‘IBM Watson, whose headquarters I had the privilege of visiting a few months back in the Silicon Valley, is an AI-based engine that has launched its special program for oncologists to provide clinicians evidence-based treatment options. The program has an advanced ability to analyze the meaning and context of structured and unstructured data in clinical notes and reports in its encyclopedic memory that may be critical to selecting a treatment pathway’. IBM launched another algorithm called Medical Sieve. It is an ambitious long-term exploratory project to build a next-generation ‘cognitive health assistant’ that is able to analyze radiology images to spot and detect abnormalities faster and more reliably. This shall help radiologists in the future to look at the most complicated cases where human supervision is essential.
‘Wearable Tech is another area which I am personally very excited about. It has the potential to change the world as it helps people understand their own bodies by using mass data collected on a daily basis. From fitness bands to smartwatches to eye based wearables, they are being adopted widely. Take the case of Zephyr’s Anywhere Bio Patch which is an FDA-approved, small device that is attached to a patient’s chest and monitors their vitals minute-by-minute and collects medical-grade data for doctors’ use. These devices will connect our organs digitally, enabling disease detection at very early stages. It has the potential to bring down cardiac and other deaths drastically. This offers immense potential to do remote testing, monitoring and thus assisting the doctor in timely treatment’.
Point of Care Testing: Technological advancements in laboratory automation, including POCT, and initiatives to increase patient satisfaction are transforming the clinical laboratory market. POCT has come a long way from a handful of simple tests to a multibillion-dollar global market that holds great promise for the future. Not so long ago, laboratory data would often arrive at the bedside too late to be of significant use in the active, continuing care of critically ill patients. Now, most clinicians acknowledge that POCT is a prerequisite for early recognition of life-threatening conditions as they require that laboratory results are made available in real-time and, if possible, at the critically ill patient’s point of care. The College of American Pathologists defines POCT as tests designed to be used at or near the site where the patient is located, that do not require permanent dedicated space, and that are performed outside the physical facilities of the clinical laboratories.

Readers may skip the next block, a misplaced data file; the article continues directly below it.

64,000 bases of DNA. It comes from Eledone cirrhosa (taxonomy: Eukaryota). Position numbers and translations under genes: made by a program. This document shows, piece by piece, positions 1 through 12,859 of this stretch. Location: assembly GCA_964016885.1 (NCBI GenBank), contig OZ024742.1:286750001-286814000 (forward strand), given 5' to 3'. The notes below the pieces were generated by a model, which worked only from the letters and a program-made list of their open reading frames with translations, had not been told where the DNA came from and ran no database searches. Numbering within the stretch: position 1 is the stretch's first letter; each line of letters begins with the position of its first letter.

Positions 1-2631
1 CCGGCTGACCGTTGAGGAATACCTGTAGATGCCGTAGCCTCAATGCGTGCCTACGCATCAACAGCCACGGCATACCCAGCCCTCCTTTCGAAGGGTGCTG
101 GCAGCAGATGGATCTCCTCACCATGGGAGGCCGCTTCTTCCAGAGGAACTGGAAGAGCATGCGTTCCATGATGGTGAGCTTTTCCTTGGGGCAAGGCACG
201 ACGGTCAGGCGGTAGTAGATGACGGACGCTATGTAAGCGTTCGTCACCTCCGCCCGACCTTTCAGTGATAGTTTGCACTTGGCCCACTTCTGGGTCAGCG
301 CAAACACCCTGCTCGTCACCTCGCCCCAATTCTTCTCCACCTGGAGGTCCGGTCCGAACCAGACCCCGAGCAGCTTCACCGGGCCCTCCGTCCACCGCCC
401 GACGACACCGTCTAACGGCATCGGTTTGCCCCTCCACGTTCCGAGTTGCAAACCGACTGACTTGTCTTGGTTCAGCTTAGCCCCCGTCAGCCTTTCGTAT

Examples include kits and instruments that are hand-carried or transported to the vicinity of the patient for immediate testing at that site (e.g. capillary blood glucose) or analytical instruments that are temporarily brought to a patient care location (like operating room, intensive care unit). In many cases, the simplicity was not achievable until technologies developed that was simple and affordable. For example, various kinds of urine test strips have been available for decades, but portable ultrasonography did not reach the stage of being advanced, affordable and widespread until recently. Similarly, pulse oximetry can test arterial oxygen saturation in a quick, simple, non-invasive, affordable way today, but in earlier eras, this required an intra-arterial needle puncture and a laboratory test. Thus, over decades, testing continues to move toward the point of care.
The lab-on-a-chip (LOC) is another device that integrates one or several laboratory functions on a single integrated circuit (commonly called a “chip”) of only a few square centimetres to achieve automation and high throughput screening. Imagine that a patient comes to one of our 2,100 collection centres in the remote tier three or tier four towns in India with the high fever. We take a drop of blood from his finger and inform the clinician almost immediately that the patient is suffering from Chikungunya and not from Malaria or Typhoid, or Dengue fever or Japanese Encephalitis – all in a matter of minutes! The driving notion behind POCT is to bring the test conveniently and immediately to the patient. Needless to add, the patient’s data by POCT shall be made available to update the patient’s electronic health records (EHR).
Talking about POCT Instruments: Currently, two broad type of POCT instruments are available: Small benchtop analyzers (for example, blood gas and electrolyte systems) and handheld, single-use devices (such as urine albumin, blood glucose, and coagulation tests). Now let us talk about if POCT is Boon or Bane? The strong point of POCT is speed and the rapidity with which it shall save lives in emergencies. As India marches towards quality healthcare delivery, in course of time regulatory compliances shall have to be adhered to in the interest of the patient’s health.